The flow behavior of the polymer solution is highly dependent on the molecular structure of the polymer as well as on interactions of the molecules with each other in solution. As the molecular interactions decrease with decreasing concentrations, viscosity measurements are carried out with very dilute solutions. A solution free of any interactions between the polymer molecules could only be reached in the state of the “ideal dilute solution”. In this “ideal dilute solution” the concentration approaches zero meaning that the polymer molecules are isolated from each other and only interact with the solvent molecules. However, this state can never be reached in reality and therefore small polymer interactions have to be considered. Both the calculation of the reduced and the inherent viscosity require the concentration value and therefore the intrinsic viscosity is an important parameter as it is an extrapolation to a theoretical zero concentration.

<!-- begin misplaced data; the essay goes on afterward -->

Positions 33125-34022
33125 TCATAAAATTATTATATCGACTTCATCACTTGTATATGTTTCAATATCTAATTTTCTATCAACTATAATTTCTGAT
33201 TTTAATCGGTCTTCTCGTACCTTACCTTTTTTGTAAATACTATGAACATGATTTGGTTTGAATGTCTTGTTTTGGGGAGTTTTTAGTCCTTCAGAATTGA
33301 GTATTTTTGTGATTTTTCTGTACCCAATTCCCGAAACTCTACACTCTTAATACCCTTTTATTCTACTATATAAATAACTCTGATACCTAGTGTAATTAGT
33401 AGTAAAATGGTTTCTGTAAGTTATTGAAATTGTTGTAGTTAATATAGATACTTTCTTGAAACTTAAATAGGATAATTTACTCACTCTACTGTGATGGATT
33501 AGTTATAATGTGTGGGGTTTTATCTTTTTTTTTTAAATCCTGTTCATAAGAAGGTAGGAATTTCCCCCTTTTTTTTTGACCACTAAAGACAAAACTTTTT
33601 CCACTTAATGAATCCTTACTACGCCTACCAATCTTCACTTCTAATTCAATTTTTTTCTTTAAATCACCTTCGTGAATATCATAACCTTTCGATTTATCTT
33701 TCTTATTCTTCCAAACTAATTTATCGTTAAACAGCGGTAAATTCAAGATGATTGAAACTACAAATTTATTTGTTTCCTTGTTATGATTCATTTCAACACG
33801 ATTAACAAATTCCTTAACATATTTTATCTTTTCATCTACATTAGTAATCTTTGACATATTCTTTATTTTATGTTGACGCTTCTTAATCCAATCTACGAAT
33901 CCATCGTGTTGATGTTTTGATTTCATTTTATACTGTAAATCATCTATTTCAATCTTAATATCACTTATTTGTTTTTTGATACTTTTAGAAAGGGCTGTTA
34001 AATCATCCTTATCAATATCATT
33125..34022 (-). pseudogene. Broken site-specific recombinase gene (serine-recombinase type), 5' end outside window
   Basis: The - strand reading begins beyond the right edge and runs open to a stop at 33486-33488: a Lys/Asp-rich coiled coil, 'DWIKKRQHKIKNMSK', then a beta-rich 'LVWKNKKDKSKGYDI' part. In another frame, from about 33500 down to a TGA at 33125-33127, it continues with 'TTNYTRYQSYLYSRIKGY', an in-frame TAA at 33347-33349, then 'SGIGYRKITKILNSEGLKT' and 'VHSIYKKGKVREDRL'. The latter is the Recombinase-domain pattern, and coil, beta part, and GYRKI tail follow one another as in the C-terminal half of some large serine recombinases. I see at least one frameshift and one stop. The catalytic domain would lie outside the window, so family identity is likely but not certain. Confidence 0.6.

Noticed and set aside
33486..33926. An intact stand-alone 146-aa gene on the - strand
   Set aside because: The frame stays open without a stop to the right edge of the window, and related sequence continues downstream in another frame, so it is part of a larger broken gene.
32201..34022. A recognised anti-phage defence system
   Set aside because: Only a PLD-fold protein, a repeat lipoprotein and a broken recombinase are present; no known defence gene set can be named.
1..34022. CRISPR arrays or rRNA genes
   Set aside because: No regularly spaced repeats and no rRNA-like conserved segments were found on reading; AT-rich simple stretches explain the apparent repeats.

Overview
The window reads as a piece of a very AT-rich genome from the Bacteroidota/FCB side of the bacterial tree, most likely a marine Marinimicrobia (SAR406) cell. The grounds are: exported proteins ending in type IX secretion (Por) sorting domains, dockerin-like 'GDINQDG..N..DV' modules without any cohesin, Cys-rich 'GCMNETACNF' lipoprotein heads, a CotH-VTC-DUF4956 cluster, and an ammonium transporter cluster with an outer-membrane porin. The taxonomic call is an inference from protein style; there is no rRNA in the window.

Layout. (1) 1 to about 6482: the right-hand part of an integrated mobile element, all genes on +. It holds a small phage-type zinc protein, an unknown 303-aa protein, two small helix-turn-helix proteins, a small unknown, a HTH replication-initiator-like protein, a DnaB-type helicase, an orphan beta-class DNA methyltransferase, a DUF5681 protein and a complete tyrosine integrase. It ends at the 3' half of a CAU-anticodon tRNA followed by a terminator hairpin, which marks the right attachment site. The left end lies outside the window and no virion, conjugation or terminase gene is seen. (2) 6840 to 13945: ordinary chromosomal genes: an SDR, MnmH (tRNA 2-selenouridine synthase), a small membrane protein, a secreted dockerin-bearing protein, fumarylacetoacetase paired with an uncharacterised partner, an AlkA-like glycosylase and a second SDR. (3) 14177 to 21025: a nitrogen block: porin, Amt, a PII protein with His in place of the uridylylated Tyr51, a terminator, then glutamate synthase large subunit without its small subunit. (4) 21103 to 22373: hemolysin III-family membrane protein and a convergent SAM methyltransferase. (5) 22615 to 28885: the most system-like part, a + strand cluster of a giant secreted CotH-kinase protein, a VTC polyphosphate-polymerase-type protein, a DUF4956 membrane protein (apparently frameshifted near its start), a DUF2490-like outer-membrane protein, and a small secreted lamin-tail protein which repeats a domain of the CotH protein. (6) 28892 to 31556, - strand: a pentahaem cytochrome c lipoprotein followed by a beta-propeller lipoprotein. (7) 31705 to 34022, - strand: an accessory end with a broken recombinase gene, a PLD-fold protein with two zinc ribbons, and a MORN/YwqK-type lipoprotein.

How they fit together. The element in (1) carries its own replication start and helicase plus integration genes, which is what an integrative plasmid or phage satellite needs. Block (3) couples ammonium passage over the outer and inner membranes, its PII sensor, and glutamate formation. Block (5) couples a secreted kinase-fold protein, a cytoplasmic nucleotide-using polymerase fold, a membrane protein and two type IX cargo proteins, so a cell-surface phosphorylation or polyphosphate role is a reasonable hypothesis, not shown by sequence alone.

Various types of glass capillary viscometers, especially Ubbelohde-type glass capillary viscometers, are used for the determination of the intrinsic viscosity and other polymer parameters. Falling-ball- and rolling-ball viscometers are suitable alternatives. The rolling-ball viscometer in particular offers several advantages in comparison to Ubbelohde viscometers . It has a smaller footprint and energy consumption as well as lower solvent and sample consumption. Furthermore, the system is closed and can be automated which makes handling much safer, efficient, and convenient for the users.
Independent of the instrument used, the determination of the intrinsic viscosity can be done in two ways as described in the following paragraphs.